"I think in this case the 14th Amendment's pretty clear, and that would involve a very very lengthy constitutional process".
FILE - In this October 27, 2018, file photo, President Donald Trump pauses while speaking at a rally at Southern Illinois Airport in Murphysboro, Ill.
Washington State Attorney General Bob Ferguson says his office will immediately sue the Trump administration if the president follows through on plans to end birthright citizenship by executive order.
Further, the Immigration and Naturalization Act (INA) of 1952, the basic body of USA immigration law, also says that a "person born in the United States who is subject to the jurisdiction of the United States is a U.S. citizen at birth".
The head of the Immigrant Law Center of Minnesota says more than 30 countries, including Canada and Mexico, have birthright citizen laws - and he says the president's plan is not legal.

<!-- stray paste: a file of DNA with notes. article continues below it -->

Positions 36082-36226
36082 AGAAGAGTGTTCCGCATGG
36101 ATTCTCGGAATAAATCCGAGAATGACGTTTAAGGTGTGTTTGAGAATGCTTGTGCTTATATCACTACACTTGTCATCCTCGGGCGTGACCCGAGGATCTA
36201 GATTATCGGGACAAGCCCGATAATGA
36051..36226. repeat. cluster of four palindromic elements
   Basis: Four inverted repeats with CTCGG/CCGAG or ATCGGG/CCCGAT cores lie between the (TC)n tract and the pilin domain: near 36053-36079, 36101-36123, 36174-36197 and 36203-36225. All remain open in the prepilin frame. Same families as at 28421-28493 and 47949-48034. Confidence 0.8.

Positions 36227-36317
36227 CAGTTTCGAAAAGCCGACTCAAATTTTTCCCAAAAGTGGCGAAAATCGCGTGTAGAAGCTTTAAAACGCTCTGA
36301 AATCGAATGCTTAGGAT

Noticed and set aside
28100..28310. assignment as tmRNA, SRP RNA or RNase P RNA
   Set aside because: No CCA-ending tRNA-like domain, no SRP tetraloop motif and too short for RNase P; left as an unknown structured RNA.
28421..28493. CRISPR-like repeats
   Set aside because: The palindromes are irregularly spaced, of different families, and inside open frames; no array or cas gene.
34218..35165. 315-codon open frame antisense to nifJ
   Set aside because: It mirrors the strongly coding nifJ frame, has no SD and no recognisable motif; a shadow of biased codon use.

Kanter also added that only possibility would be for Trump going ahead with an executive order and have it overturned by district courts. In summer 2010, Graham considered introducing a constitutional amendment to change existing law to end birthright citizenship.
"It was always told to me that you needed a constitutional amendment, but you don't".
However, the order has seen widespread backlash amid claims it is against the Constitution.
"A president can not amend Constitution or laws via executive order", Amash tweeted.
The next sentence details protections and rights that apply to everyone in the US, including non-citizens.
The president said White House lawyers are reviewing his proposal, despite some of the backlash. "A foreign national living in the United States is "subject to the jurisdiction thereof" because he is legally required to obey US law". The issue revolves around how the 14th Amendment is interpreted, and Axios notes that any such move by the president would be quickly challenged in court.
"Please don't say that", he told Pelosi.